Most materials contract and become less dense when stretched. Materials with these counter-intuitive properties, i. e., they expand laterally to increase the density, are called auxetics. They are very interesting materials for their intrinsic properties and a high possibility of technological applications, including many of military nature. We predicted from computer simulations that pure carbon made structures (as shown above) could be auxetics. This was recently confirmed for materials made from mixtures of carbon nanotubes
Source: Baughman and Galvao, Nature 365, 735 (1993), Hall et al., Science 320, 504 (2008)
Simulation of the adsorption of an organic molecule (Lander Violet or VL) on a metallic surface (copper). It was experimentally observed that the ability of these molecules to diffuse along the surface can vary up to 100 times depending on their orientation with respect to the crystallographic orientation of the copper surface. The simulation was explain to explain this peculiar behavior: in a certain position, as in (a), the molecule "fit" into the crystal lattice of copper, which makes it much more difficult to move and thus diffuse on the surface. This was the first observation of a non-biological so-called key-lock effect
Source: Otero et al. Nature Materials, 3,779 (2004)
Despite many years of investigating the formation of metal nanowires from mechanical stretching, some unexpected results continue to be produced, such as the discovery of silver nanotubes, the smallest possible with square cross section, as shown in the figure above
Source: Lagos et al. Nature Nanotechnology 4, 149 (2009); Autreto et al. Phys. Rev. Lett. 106, 065 501 (2011)
A "forest" of coiled nanotubes: in (a), a high resolution transmission electron microscopy image; in (b) a scheme of the ballistic experiment showing a ball colliding with the surface and in (c) schematic of the coiled nanotube. The group simulated what happens when the ball is dropped onto the surface with helical nanotube forest. The system behaves like a ball-spring structure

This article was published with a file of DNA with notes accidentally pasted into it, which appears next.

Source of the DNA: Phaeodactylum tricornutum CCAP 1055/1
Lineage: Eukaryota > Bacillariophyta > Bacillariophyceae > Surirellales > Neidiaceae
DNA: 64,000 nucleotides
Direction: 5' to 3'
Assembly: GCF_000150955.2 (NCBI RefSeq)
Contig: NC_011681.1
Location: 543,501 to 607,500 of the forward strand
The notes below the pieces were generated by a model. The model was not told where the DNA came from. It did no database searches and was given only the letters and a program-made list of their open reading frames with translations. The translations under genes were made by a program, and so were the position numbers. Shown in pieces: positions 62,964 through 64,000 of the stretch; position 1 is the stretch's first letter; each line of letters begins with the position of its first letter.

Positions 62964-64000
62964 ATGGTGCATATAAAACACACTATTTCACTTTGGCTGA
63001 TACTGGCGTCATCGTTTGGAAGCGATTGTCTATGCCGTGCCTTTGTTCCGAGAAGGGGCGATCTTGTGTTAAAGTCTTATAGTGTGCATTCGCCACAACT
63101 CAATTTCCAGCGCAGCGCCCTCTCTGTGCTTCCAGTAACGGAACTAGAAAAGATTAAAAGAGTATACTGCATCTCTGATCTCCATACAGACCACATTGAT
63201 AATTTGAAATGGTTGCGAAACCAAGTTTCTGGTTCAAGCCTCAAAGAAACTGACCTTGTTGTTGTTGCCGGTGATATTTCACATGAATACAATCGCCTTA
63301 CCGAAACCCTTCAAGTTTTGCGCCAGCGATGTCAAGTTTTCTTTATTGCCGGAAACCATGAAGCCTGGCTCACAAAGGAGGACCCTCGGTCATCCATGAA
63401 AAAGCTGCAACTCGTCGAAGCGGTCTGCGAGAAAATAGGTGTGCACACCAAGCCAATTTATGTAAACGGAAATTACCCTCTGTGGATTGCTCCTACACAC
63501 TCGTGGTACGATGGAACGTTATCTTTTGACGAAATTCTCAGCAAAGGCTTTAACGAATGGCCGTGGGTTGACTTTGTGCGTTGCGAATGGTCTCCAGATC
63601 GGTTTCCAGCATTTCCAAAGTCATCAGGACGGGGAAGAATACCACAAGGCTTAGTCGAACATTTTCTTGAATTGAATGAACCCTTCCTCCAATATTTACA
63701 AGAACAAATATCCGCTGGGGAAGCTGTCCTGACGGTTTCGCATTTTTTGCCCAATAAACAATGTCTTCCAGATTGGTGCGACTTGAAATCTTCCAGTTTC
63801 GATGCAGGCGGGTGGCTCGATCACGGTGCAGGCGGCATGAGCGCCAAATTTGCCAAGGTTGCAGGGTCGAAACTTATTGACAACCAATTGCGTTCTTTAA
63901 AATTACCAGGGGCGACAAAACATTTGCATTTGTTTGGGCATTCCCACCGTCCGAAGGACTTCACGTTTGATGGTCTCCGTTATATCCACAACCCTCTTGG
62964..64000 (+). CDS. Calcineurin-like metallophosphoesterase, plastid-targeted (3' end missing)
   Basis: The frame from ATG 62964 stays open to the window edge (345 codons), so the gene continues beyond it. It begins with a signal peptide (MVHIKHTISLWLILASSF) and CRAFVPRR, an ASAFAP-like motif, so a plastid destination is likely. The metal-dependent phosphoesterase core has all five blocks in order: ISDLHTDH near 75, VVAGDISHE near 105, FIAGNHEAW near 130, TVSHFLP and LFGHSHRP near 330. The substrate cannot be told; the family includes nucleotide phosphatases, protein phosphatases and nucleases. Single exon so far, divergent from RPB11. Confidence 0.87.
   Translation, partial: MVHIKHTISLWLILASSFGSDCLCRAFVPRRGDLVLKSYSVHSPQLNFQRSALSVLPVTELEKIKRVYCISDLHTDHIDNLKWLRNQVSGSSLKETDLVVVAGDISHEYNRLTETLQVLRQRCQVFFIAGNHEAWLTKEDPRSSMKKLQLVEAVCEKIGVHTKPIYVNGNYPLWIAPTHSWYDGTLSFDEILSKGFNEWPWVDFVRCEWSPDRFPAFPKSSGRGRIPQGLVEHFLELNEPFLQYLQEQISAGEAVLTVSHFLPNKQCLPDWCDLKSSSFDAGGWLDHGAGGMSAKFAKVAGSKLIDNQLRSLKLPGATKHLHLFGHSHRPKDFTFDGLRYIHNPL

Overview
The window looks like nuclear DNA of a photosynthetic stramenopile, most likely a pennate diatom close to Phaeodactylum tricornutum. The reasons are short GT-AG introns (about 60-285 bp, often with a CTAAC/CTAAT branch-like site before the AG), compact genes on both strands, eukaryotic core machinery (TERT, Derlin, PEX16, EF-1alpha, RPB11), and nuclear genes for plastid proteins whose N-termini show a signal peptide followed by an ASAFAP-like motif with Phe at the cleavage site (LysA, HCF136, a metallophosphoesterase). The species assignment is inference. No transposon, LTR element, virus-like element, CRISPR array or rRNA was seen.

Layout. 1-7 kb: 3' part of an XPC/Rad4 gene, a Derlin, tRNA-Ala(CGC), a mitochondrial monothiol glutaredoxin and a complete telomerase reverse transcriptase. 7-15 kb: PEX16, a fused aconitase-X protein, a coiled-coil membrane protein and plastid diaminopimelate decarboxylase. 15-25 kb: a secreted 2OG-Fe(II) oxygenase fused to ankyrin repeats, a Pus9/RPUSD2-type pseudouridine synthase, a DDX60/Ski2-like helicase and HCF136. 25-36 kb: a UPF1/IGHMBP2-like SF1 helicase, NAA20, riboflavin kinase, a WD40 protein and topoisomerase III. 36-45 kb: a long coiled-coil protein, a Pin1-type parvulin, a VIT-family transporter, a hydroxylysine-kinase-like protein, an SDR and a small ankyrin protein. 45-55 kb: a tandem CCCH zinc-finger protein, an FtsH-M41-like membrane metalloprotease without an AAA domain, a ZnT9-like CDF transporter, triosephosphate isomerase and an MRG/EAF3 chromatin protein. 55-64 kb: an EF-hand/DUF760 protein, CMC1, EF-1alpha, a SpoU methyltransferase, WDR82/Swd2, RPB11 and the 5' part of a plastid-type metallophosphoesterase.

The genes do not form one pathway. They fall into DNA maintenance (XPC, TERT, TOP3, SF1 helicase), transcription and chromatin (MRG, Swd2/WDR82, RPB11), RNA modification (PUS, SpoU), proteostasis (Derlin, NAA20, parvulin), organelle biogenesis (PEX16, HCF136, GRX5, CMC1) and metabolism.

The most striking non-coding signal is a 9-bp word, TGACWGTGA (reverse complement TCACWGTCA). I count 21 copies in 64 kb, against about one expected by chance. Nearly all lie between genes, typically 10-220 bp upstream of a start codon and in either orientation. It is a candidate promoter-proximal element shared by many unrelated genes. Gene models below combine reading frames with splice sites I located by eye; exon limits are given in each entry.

Source: Coluci et al., Phys. Rev. Lett. 100, 086807 (2008), Fonseca and Galvao, Phys. Rev. Lett 92, 175 502 (2004)
Computer simulation of the formation of metallic nanowires. A peculiar characteristic of metallic nanowires is that they can be stretched up to limit where few atoms lined up (atomic chains) and remain in this configuration for a surprisingly long time. This happens for various metals such as gold, silver, platinum, cobalt and palladium. It has been observed that for gold nanowires the distance between the atoms can be close to 5 Angstroms, while in bulk gold, the typical distances are 2.88 Angstroms. The explaination these phenomena represented a real challenge that computer simulations and theoretical interpretations suggested that the origin of the anomalous distances are the contamination by light atoms (carbon). Above: Formation of nanowire composed of atoms of gold and silver, obtained from molecular dynamics simulations
Source: Bettini et al. Nature Nanotechnology. 1, 182 (2006)
Nano-structures often exhibit properties that are not intuitive. An example is the formation of defects. When the structures become very small the cost to form defects can significantly increase, creating limits on what is the smallest structure where is still possible to create defects. These problems are very complex and simulations can help to investigate and to understand some aspects of these problems. Above: microscopy image of a platinum nanocontact and a structural model of it. The spheres represent the platinum atoms
Source: Rodrigues et al. Phys. Rev. Lett. 99, 255 501 (2007); Lagos et al. Phys. Rev. Lett. 106, 055 501 (2011)
Molecular dynamics simulation of nanopeapods (fullerenes inside nanotubes). The "ball" is the C60 fullerene. The figure shows the formation of a double helix of fullerenes inside the nanotube
Source: Troche et al. Nano Lett. 5, 349 (2005)
Carbon nanotubes are extremely versatile materials, which can be used in a wide range of applications including nanodevices. In the above figure is shown a possible nano-oscillator comprising carbon nanotubes of different diameters. Molecular dynamics simulations have shown that these devices could operate in the gigahertz frequency
Source: Legoas et al. Phys. Rev. Lett. 90, 055504 (2003) - Article of the cover of the February 7